|Publication number||US4969476 A|
|Application number||US 07/097,477|
|Publication date||Nov 13, 1990|
|Filing date||Sep 16, 1987|
|Priority date||Sep 19, 1986|
|Also published as||CA1310560C, DE3776856D1, EP0264195A1, EP0264195B1, EP0264195B2|
|Publication number||07097477, 097477, US 4969476 A, US 4969476A, US-A-4969476, US4969476 A, US4969476A|
|Inventors||Christopher R. Bale, Beresford R. Gill, Brian C. Chard, Stephen J. Garrett|
|Original Assignee||Imperial Tobacco Limited|
|Export Citation||BiBTeX, EndNote, RefMan|
|Patent Citations (1), Referenced by (58), Classifications (8), Legal Events (4)|
|External Links: USPTO, USPTO Assignment, Espacenet|
The present invention concerns improvements in or relating to a smoking article. Among the reasons why many people smoke conventional cigarettes is that they wish to inhale an aerosol that contains nicotine. However, when a cigarette is smoked, not only is some nicotine lost to the smoker by pyrolysis and to sidestream smoke during smoulder between puffs but undesirable substances such as carbon monoxide and noxious tars are inhaled. The present invention provides a smoking article in which the above disadvantages are at least substantially avoided.
A prior art smoking article which aims at avoiding the above-mentioned disadvantages is described in U.S. Pat. No. 3,356,094 in the name of C. D. Ellis et al. This smoking article comprises a tube formed of tobacco having a mouthpiece attached at one end. An axial inner tube of material which is frangible under heat is contained within the tobacco tube and is coated on its inner surface with nicotine. Thus, on smoking, hot gases are drawn up the inner tube and, acting on the nicotine, release the nicotine in the form of an aerosol for inhalation by the smoker. However, with the smoking article of U.S. Pat. No. 3,356,094 there is an appreciable loss of nicotine and other desirable compounds such as flavourants during smouldering.
A further prior art smoking article described in European Patent Application No. 174645 (R. J. Reynolds Tobacco Company) comprises a short combustible carbonaceous fuel element, a heat stable substrate bearing an aerosol forming substance (aerosol generating means), a heat conducting member which contacts a portion of the fuel element and the substrate, and an insulating jacket surrounding at least a portion of the fuel element, the object being to provide an aerosol "smoke" which is chemically simple, consisting essentially of air, oxides of carbon, water, and the aerosol which carries any desired flavourants or other desired volatile materials. A disadvantage of the smoking article of E.P.A. No. 174645 is that the aerosol generating means is maintained at a relatively high temperature during and between puffs and thus the user's ingestion of aerosol would not be puff dependent and controllable by the user. Further disadvantages are an exposed burning fuel element, complexity, and resulting difficulty in manufacture of the article.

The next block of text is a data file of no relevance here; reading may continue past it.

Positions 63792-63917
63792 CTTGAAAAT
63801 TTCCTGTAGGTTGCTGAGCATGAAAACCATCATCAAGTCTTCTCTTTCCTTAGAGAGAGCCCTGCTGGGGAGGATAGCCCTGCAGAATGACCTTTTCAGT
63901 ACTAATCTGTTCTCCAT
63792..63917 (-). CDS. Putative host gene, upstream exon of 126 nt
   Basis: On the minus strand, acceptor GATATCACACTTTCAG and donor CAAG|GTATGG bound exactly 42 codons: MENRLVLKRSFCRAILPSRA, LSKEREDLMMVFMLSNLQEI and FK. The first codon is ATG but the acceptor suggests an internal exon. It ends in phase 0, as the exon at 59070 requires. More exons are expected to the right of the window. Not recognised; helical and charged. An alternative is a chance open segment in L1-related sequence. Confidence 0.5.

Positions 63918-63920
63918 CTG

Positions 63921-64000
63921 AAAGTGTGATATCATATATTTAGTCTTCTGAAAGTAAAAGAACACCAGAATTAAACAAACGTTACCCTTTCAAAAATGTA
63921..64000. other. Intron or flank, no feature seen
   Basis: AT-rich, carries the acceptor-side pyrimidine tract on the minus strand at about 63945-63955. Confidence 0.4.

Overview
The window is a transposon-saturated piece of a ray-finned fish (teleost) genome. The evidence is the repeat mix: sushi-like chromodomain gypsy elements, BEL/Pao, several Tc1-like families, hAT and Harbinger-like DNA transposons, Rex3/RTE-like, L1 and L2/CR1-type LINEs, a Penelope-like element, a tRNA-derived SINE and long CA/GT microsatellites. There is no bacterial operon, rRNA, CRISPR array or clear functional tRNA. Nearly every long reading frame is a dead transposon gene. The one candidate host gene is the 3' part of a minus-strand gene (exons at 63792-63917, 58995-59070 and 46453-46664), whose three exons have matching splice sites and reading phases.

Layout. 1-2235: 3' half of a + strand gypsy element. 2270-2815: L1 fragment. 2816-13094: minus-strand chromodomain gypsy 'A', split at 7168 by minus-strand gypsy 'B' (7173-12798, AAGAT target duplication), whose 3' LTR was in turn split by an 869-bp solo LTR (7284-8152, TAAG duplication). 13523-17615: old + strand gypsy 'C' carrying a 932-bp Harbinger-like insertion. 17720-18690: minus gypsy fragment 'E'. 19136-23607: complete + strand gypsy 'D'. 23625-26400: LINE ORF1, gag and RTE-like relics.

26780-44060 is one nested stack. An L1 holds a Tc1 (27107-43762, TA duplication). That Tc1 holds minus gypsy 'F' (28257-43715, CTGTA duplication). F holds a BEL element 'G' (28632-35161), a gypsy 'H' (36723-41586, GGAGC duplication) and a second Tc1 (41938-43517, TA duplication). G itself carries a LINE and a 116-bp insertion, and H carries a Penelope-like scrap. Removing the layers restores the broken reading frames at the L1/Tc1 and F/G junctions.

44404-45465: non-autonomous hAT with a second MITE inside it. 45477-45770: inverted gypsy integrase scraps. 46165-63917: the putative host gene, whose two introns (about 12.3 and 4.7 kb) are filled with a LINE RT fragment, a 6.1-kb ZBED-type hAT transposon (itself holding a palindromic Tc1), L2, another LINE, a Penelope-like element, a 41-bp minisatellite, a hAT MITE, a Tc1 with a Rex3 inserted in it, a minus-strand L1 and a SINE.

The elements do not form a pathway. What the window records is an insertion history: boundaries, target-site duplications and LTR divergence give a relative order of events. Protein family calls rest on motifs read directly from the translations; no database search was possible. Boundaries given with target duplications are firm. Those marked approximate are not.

According to the present invention there is provided an elongate smoking article for releasing an aerosol into the mouth of a smoker, the article comprising,
(a) a rod-like fuel element having a light-up end adapted to be lit by a smoker;
(b) a cylindrical element surrounding the fuel element and in intimate contact with at least a portion of the fuel element, the cylindrical element comprising an inert substrate impregnated with an aerosol precursor;
(c) a tube extending from the fuel element to a mouth end of the article thereby defining a condensation chamber between the fuel element and cylindrical element and the mouth end of the article; and,
(d) ventilation means to permit the passage of ventilating air from the light-up end of the fuel element to the condensation chamber.
Preferably, there is provided a permeable fire-proof sheath surrounding the inert substrate. The fire-proof sheath surrounds the substrate so to provide physical integrity of the whole assembly, to allow the inward diffusion of air to maintain and propagate combustion of the fuel element and to allow outward diffusion of combustion products.
The ventilation means is preferably provided by at least one open-ended longitudinal channel defined between the fuel element and the cylindrical element, and extending from the light-up end of the fuel element towards the mouth end of the article.
The fuel element is preferably composed predominantly of a carbonaceous fuel. "Carbonaceous" in the context of the invention will be understood to include elementary carbon, carbon compounds that are capable of being ignited and burned as fuel, or any combination thereof.
The invention will now be described by way of example only with reference to the accompanying diagrammatic non-scale drawings in which,
FIG. 1 is a longitudinal section through a smoking article according to the invention;
FIG. 2 is an end view of the article as seen in the direction of arrow II in FIG. 1;
FIG. 3 is a partly cut-away oblique view of the article of FIG. 1;
FIG. 4 is an external oblique view of the article in its integrity; and,
FIG. 5 is an oblique view of a second embodiment of the invention.
Referring to FIGS. 1 to 4, there is shown an elongate smoking article 10 comprising a cylindrical light-up end assembly 12 attached to a tube 14 of stiff cellulosic sheet material such as cardboard.
The light-up end assembly 12 consists of a rod-like carbonaceous fuel rod 16 composed of 88% carbon, 10% xanthan gum binder and 2% potassium nitrate (as oxidizing agent) embedded in an inert cylindrical substrate 18 of permeable ceramic fibre so that, except as hereinafter provided, the substrate and the fuel rod are in intimate contact. It should be understood that the above composition of the fuel rod is merely for example and is not to be taken as limiting the scope of the invention in any way.